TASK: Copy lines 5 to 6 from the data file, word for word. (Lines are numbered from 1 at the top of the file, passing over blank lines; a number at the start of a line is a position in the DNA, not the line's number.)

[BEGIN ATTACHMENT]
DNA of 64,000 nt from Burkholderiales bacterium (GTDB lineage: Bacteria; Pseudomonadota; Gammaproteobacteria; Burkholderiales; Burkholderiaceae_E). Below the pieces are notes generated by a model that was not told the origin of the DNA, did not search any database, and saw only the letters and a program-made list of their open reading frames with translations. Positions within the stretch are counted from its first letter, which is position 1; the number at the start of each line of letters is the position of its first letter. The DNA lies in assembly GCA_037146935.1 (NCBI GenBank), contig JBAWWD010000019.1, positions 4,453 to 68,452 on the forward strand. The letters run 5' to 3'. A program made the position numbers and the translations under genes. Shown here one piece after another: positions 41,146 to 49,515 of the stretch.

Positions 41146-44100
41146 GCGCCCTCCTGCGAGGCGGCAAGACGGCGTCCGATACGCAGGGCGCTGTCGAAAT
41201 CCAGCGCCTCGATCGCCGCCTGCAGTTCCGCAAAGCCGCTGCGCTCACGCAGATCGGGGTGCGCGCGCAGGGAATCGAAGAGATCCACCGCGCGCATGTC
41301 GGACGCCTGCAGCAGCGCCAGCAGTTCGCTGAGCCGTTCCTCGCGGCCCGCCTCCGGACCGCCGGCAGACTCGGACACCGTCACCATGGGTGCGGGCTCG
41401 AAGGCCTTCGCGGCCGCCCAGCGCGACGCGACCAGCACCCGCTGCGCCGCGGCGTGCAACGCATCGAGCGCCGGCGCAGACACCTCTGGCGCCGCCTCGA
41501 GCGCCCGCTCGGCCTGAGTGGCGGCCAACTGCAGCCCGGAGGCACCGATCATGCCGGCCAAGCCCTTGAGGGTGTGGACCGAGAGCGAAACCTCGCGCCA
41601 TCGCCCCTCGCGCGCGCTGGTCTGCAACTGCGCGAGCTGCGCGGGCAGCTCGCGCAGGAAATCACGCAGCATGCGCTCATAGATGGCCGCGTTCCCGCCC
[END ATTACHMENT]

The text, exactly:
41301 GGACGCCTGCAGCAGCGCCAGCAGTTCGCTGAGCCGTTCCTCGCGGCCCGCCTCCGGACCGCCGGCAGACTCGGACACCGTCACCATGGGTGCGGGCTCG
41401 AAGGCCTTCGCGGCCGCCCAGCGCGACGCGACCAGCACCCGCTGCGCCGCGGCGTGCAACGCATCGAGCGCCGGCGCAGACACCTCTGGCGCCGCCTCGA